Wine Talk: The cork conundrum

Is the cork still the ideal way to keep wine in the bottle?

selection of wine corks 370 (photo credit: MCT)
selection of wine corks 370
(photo credit: MCT)
Three hundred years ago, the cork was the great new discovery of the wine world. Finally there was a closure that would expand to fit the diameter of a bottle, which would keep white wines fresh and allow red wines to mature gracefully over a number of years.
It also had the right quality image. How wine lovers loved the sound of the pop as the cork was drawn from the bottle.
Furthermore, the whole procedure of wine service in a restaurant was based on the theater of extracting the cork.
However, 300 years later, the world has advanced in so many incredible ways, yet wine is still saddled with the heavy glass bottle and cork stopper. The truth is that we still have not found anything better than a bit of tree bark with which to close our wines.
Fifty percent of cork comes from Portugal.
However, a reduction of quality control due to overproduction and a certain complacency among producers had its effect. Today, the natural cork is under scrutiny as never before. There is no doubt that it is still the best closure for fine wines with its ability to let oxygen in without letting wine out. Also, anything other than natural cork still tends to be regarded as a downgrade by the wine consumer. So it is the best closure in theory. In practice, though, the results are less satisfactory.
Problems can arise with bottle variation, and the pesky problem of corky wines rears its head too often. Contrary to what you may think, a corky wine does not have bits of cork floating in it.
Nor is it a synonym for any bad wine. A “corky” wine is affected by cork taint, which basically causes to wine to smell of wet newspaper or cardboard. This slightly musky smell masks the fruity aroma.
Sometimes the damage is slight, the fruitiness is not totally submerged and the wine may still be enjoyed. Other times, a wine may be rendered undrinkable.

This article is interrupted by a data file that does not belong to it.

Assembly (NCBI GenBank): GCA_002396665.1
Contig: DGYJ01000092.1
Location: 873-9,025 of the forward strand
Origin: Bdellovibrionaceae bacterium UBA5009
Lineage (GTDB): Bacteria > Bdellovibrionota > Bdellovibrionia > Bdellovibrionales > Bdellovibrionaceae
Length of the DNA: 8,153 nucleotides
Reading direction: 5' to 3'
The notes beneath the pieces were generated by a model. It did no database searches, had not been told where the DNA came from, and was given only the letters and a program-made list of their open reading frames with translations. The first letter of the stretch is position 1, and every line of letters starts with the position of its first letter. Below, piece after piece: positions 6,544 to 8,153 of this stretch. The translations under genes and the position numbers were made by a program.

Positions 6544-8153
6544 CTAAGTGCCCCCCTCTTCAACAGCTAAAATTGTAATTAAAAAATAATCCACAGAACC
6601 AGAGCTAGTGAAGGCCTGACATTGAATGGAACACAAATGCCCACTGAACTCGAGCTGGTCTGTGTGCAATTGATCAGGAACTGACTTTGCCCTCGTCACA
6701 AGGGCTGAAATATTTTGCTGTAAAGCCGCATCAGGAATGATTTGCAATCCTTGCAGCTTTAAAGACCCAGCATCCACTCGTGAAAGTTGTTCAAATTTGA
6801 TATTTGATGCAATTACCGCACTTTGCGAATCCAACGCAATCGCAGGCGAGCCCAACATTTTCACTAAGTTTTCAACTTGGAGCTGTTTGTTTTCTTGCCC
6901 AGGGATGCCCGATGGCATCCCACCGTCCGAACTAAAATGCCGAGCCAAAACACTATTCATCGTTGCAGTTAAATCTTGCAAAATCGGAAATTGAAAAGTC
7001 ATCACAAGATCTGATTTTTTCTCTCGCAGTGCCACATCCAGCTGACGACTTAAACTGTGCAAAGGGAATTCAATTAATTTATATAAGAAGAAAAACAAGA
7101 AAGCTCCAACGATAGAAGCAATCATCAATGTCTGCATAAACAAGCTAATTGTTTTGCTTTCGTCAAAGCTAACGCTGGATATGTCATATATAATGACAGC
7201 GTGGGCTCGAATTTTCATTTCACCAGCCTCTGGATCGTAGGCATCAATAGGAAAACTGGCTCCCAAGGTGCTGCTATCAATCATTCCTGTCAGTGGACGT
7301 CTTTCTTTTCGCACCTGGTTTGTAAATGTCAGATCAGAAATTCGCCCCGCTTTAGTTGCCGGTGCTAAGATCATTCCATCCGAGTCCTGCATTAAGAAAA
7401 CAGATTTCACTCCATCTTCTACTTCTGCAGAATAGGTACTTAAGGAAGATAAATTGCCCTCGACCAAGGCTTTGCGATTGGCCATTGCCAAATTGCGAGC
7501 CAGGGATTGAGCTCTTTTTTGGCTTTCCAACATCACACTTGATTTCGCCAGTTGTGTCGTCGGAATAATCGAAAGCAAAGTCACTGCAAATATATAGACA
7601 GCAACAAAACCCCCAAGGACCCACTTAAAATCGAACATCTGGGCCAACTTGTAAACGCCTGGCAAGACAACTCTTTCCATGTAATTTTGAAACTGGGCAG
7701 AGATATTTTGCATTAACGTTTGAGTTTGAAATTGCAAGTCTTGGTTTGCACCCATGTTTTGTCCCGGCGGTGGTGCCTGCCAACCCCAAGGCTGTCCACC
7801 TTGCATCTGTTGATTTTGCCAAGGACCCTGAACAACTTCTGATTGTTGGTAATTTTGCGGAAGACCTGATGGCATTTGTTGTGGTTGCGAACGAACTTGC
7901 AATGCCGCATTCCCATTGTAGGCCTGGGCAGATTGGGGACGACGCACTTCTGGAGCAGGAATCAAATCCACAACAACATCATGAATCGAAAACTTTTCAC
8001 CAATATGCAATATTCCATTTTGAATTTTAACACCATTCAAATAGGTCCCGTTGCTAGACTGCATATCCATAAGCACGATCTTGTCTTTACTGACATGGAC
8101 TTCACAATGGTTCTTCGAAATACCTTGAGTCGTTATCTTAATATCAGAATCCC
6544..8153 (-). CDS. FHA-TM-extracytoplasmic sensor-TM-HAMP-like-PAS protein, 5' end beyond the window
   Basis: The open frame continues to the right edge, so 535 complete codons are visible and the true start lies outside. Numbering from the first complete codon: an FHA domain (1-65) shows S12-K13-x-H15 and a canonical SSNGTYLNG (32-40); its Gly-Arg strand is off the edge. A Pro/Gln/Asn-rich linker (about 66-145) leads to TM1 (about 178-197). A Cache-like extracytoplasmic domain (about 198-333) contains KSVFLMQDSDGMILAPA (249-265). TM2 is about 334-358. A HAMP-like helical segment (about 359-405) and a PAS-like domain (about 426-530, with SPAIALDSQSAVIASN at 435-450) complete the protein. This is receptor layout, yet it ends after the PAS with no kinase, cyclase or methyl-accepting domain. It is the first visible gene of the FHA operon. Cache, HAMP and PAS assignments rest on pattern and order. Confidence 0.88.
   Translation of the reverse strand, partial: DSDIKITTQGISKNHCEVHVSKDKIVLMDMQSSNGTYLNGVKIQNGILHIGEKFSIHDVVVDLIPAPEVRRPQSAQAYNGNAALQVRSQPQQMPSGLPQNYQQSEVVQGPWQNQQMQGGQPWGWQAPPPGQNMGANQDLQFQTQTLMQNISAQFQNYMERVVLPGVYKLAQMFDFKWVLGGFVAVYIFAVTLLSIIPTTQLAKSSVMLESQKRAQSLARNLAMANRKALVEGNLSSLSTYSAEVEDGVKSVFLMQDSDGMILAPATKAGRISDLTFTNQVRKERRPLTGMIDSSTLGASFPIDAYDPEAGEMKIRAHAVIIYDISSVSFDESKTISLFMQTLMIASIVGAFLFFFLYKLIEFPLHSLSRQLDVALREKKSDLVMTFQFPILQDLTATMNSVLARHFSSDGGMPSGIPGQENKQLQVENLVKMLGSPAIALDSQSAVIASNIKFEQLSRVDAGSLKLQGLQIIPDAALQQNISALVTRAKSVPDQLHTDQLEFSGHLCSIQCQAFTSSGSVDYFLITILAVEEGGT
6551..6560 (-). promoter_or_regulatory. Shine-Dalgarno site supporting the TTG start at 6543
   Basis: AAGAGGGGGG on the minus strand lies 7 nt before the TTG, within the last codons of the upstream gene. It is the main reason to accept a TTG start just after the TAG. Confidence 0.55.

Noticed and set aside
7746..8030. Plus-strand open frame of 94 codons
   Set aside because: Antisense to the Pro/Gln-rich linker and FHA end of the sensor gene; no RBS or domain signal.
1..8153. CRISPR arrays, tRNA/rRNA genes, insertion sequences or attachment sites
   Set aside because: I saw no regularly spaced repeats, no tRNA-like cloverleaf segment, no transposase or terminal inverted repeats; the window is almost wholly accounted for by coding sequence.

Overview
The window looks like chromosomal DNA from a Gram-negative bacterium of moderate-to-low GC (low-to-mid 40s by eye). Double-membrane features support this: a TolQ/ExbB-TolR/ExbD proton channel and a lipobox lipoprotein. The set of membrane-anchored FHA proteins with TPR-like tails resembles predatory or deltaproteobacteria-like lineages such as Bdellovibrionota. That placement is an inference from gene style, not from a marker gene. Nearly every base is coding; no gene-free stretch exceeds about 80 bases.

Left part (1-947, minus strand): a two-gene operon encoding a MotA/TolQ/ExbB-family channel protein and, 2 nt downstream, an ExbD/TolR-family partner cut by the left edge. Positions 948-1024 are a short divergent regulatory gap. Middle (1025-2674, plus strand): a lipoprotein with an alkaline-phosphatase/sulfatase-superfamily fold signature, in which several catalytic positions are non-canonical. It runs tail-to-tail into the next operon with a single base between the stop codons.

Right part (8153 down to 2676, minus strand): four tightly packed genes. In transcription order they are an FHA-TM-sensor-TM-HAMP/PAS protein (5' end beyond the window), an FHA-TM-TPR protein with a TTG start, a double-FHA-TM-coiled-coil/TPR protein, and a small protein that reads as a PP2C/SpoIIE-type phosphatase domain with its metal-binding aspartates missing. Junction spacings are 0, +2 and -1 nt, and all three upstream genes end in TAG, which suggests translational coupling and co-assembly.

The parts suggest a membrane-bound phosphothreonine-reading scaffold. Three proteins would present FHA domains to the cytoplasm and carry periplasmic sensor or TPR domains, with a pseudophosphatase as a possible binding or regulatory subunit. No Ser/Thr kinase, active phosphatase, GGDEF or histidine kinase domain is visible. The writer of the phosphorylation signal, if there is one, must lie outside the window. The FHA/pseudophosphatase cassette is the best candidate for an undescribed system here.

What makes a minor problem into a major one is that industry insiders estimate that maybe five percent of bottles are affected this way.
Some of the alternatives appeal because they are less expensive than natural cork.
The Twin Top cork is made up of cork particles glued together and enclosed with two discs of natural cork at the top and bottom. This provides a good choice for mid-priced wines. A cheaper version is the agglomerated cork, which is basically ground cork stuck together. This is usually an answer for simpler wines.
In the late 1990s there was a new wave of interest in synthetic corks.
Barry Saslove of Saslove Winery was the first Israeli to use this. Tests have proven successful, particularly for younger wines not expected to age. The main complaint is that sometimes it is difficult to put them back into the bottle after extraction.
By far, the best answer to date has been screw cap closures. Jancis Robinson MW, one of the world’s most famous wine writers, once said the perfect closure would be a screw cap that went pop when opened. In the 2000s, use of the screw cap has really taken off. In Israel, the Tishbi and Tabor wineries were the pioneers, and they started with their aromatic whites. The rest of the world has no compunction about putting fine wines, even quality red wines, under screw cap.
Today, 70% of New Zealand and 90% of Australian wines are bottled with screw caps. Tesco, the largest wine retailer in the UK, prefers to buy screw cap bottles.
Furthermore, a recent survey suggests that 85% of regular wine drinkers accept screw caps. Only eight years ago, the figure was 41%.
There are also developments on the cork front. The new “Diam” corks are made from natural cork, which is ground up into small particles. By using an effective cleaning process on the individual particle, all the aromas and potential aromas are stripped out. The particles are then molded back together. These corks have so far proven to be resistant to the TCA contaminant, and their use will surely increase. The downside is that they have the appearance of an agglomerated cork.
My company uses a wide range of closures, depending on the price and quality of the label. We bottle our Carmel Limited Edition, Mediterranean and Single Vineyard wines with natural cork. Our Appellation series of regional wines have the new Diam corks. Private Collection wines are stoppered with Twin Top corks.
The Selected range of wines are bottled with synthetic corks, and the Young Selected wines use screw caps.
As a consumer, I am not afraid of screw caps. I love the ease of opening a bottle at home with a turn of the wrist rather than having to find the wretched bottle opener. It is also amusing when the sommelier comes up to you in a posh restaurant, presents you with a bottle with all the pomp and ceremony, only to open it with a twist. However, I have at home a collection of corks of the finest wines I have drunk. Each cork has the wine or winery imprinted on it, and each cork is stained and shaped slightly differently. It would not be the same to collect screw caps, would it?
Adam Montefiore works for Carmel Winery and regularly writes about wine for Israeli and international publications.
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